The International Trade Secretary, Liz Truss, has formally launched the Trade and Agriculture Commission. It will ensure British food standards are upheld in any new trade deals and allow Borders farmers to seize new opportunities to export abroad.
The Commission was established to bring together stakeholders from across the industry. Members include Andrew McCornick of NFU Scotland, former Chief Veterinary Officer, Nigel Gibbens, and Ian Wright CBE of the Food and Drink Federation.
The UK Government will call on their expertise to advise on trade opportunities, improving animal welfare in farming across the world and advancing and protecting British consumer interests.
Scotland already exports £6.2bn in food and drink across the world and local MP, John Lamont, believes new trade deals will benefit Borders farmers even more.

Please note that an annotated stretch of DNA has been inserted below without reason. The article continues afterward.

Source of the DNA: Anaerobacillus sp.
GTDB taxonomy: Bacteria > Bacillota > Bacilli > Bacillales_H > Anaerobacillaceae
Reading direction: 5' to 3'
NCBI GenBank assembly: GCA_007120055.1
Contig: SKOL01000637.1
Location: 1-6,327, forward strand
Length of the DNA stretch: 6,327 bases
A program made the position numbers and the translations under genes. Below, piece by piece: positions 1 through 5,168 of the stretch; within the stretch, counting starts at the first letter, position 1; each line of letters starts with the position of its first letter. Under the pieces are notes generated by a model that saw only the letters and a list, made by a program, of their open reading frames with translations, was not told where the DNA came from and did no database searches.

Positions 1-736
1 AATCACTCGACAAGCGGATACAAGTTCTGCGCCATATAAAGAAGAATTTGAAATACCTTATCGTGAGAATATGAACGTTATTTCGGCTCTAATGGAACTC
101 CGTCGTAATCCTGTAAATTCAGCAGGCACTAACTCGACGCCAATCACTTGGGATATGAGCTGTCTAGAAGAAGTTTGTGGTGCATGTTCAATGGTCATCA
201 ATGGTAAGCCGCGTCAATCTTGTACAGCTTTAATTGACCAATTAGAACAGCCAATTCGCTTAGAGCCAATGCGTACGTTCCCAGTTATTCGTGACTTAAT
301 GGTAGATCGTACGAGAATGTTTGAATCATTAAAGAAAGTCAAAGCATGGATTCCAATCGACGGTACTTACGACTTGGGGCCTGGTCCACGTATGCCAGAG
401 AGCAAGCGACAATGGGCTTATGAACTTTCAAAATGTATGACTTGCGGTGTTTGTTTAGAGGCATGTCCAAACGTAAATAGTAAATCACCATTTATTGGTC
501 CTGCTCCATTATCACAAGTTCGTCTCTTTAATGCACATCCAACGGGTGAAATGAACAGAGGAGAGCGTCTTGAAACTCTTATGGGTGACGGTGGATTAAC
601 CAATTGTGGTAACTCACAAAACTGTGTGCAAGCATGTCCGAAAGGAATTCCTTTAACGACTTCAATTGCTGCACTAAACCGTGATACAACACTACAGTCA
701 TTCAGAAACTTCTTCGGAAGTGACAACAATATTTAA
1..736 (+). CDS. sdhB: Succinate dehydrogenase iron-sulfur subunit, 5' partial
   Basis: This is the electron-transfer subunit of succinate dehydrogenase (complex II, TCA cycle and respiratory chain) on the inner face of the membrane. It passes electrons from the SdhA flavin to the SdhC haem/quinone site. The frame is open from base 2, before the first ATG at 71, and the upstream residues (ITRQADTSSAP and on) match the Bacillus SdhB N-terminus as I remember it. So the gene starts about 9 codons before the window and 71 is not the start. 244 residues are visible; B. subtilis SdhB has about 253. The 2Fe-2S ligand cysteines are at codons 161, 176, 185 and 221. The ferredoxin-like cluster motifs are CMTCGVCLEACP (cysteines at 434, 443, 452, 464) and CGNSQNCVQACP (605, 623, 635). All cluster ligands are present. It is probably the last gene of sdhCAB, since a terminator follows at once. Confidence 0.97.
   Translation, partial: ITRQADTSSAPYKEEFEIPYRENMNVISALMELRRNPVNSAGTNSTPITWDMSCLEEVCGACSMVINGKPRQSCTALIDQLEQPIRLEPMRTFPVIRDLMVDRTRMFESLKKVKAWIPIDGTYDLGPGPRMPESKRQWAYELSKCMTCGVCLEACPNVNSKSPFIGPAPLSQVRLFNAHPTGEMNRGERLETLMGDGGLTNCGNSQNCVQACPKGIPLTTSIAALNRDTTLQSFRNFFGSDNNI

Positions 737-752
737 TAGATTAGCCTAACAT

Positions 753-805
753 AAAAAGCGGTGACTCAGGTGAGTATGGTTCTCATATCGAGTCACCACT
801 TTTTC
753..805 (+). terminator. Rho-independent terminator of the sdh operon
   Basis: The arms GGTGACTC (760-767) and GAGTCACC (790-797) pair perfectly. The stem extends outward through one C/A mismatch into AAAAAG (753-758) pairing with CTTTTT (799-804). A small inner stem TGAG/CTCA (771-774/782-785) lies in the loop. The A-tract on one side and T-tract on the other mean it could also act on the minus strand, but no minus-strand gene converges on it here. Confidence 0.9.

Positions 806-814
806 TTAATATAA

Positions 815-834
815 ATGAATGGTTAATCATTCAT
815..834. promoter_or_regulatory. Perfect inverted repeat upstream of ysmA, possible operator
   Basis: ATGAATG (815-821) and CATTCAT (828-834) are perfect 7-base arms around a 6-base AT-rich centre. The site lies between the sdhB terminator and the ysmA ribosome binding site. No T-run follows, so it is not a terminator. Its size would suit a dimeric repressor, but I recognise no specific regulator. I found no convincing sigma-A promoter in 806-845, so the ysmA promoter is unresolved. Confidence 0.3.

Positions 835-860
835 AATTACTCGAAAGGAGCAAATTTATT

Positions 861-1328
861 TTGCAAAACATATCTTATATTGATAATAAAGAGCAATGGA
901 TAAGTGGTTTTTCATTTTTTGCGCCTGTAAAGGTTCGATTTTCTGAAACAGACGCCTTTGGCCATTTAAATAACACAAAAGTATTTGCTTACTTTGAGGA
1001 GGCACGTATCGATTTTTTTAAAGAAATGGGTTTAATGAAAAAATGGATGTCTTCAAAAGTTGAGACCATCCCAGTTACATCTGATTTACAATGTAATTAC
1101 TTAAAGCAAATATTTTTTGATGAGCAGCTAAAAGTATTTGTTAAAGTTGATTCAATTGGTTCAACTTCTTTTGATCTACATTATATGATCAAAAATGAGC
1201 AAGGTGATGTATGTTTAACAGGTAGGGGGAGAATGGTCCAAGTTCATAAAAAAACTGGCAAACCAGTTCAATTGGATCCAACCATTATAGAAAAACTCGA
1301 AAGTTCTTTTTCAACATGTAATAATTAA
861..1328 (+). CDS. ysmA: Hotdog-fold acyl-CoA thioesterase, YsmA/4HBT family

John Lamont MP said: “The UK Government has always been clear that they will uphold our food standards in any new trade deals and the launch of this commission shows their commitment to that promise.
“It is really important that we get our trading opportunities in place as the UK becomes an independent trading nation once again after Brexit. The government is already working hard on striking new trade deals with countries such as Australia, New Zealand and Japan.
“Analysis by the Department for International Trade shows that Scotland could benefit the most from a trade deal with Japan which could boost UK trade annually by over £15bn. A trade deal with Japan will aim to increase opportunities for our beef and pork farmers and our cheese makers."
Secretary of State for International Trade, Rt Hon Liz Truss MP, said: “We’re stepping up our engagement with all the groups who have an interest in Britain’s agriculture trade policy.
“The Trade and Agriculture Commission will ensure the voices of the public and industry are heard, and that their interests are advanced and protected. It will advise the government on how Britain can remain a world-leader in animal welfare and environmental standards, and how we can seize new export opportunities for our farmers.
“This is about putting British farming at the heart of our trade policy and ensuring that our agriculture industry is amongst the most competitive and innovative in the world.”